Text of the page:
Jane Adelman. New Jersev; Prentice-Hall, 1978. Colie, C.L. "The Fool in King Lear." 20th Century Interpretations of King Lear.
This nihilistic approach, however, not only disregards many of the play’s moments of philosophical insight, but it also completely misinterprets Shakespeare’s intent. That is not to say that Lear is without fault at the end of the play; as Shakespeare surely understood, Lear is still human, and as such, he is subject to human frailty. What is most important about Lear, however, is not that he dies a flawed man but that he dies an improved man. Therefore, although King Lear might first appear “bleak,” Shakespeare suggests that Lear’s life, and human life in general, is worth all of its misery because it is often through suffering that people gain knowledge about the true nature of their individual selves and about the nature of all humanity (Roche 164). From the very beginning of the play, Shakespeare suggests that King Lear has much to learn.
Edmund, for instance, may be seen as a fool in the sense that he is morally weak. His foolishness lies in the fact that he has no sense of right or justice, which rewards him with an untimely, ironic death. He discusses this as his father, Gloucester, leaves to ponder the "plotting" of his son Edgar. Edmund soliloquizes, "This is the excellent foppery of the world, that when we are sick in fortune... ...we make guilty of our disasters the sun, the moon, and stars, as if we were villains on necessity; fools by heavenly compulsion." (I. ii.
Misperception and Deception in Twelfth Night Twelfth Night is likely one of Shakespeare’s most entertaining and complete comedy. This romance explores a generous wealth of themes and issues. The most recurrent theme is the relationship between misperception and deception. As a result of their environment and immediate circumstances, men are forced into misperceptions. Paradoxically, they are completely trapped by these illusions.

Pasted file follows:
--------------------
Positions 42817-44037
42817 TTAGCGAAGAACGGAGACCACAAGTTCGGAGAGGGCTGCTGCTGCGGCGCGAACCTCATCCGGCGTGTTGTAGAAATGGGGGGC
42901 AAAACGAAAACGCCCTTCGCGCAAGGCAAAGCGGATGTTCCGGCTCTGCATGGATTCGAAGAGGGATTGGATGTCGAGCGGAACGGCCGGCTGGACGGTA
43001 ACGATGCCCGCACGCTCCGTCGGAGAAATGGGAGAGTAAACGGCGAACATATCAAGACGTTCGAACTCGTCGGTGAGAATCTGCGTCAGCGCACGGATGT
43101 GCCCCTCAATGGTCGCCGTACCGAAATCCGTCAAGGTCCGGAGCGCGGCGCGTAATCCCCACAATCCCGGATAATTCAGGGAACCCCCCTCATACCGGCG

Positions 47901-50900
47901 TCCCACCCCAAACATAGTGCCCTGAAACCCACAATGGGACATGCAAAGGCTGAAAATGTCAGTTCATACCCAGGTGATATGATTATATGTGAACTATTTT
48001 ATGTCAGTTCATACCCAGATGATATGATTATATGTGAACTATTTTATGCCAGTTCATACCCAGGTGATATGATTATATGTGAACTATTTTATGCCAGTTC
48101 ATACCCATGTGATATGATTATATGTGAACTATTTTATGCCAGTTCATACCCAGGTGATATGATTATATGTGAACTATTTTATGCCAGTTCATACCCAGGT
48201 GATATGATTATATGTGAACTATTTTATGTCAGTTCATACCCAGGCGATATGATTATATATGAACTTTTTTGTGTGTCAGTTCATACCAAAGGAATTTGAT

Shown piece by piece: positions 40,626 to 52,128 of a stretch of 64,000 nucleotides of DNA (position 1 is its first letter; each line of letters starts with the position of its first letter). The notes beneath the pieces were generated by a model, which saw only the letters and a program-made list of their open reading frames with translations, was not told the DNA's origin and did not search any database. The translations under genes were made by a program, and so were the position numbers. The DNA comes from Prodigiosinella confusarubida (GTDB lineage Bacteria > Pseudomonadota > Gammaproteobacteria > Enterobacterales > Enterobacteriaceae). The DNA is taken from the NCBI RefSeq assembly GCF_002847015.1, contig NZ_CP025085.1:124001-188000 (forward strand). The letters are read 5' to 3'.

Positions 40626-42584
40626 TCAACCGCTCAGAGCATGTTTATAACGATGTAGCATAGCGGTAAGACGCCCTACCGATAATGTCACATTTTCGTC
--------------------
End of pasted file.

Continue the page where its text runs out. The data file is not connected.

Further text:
Deception, Trickery, and Concealment in Much Ado about Nothing and Macbeth William Shakespeare's classic romantic comedy, Much Ado about Nothing and tragic history, Macbeth revolve around the theme of deception, trickery, and concealment. There are portrayals within these two plays that depict deception and trickery as merely harmless and even beneficial. In some cases the characters are thoroughly masked in their lies; for ill or well, they are hiding who they truly are. In other cases, the person they attempt to hide is merely obscured, the masks being only a slight deterrent from their real personalities. Sometimes they are harmless diversions; sometimes they are even beneficial tools to be utilized for one's friends.
Donner writes that the cathartic experience the end of the play affords us is the belief that justice had not been done; how could it, and we can not forget the tremendous potential man has for evil that no one but God could forgive. Harris argues that the promised ... ... middle of paper ... ...resa and Adolf Hitler. Love, it would seem, does turn upon itself, and by doing so destroys what it is supposed to preserve. Bibliography: Bradley, A.C. Shakespearean Tragedy. New York: Fawcett Books, n.d. Bloom, Harold.
Rev. of The Twelfth Night of Shakespeare’s Audience, by John W. Draper. Review of English Studies 3.10 (1952): 170-71. Print. Logan, Jenkins.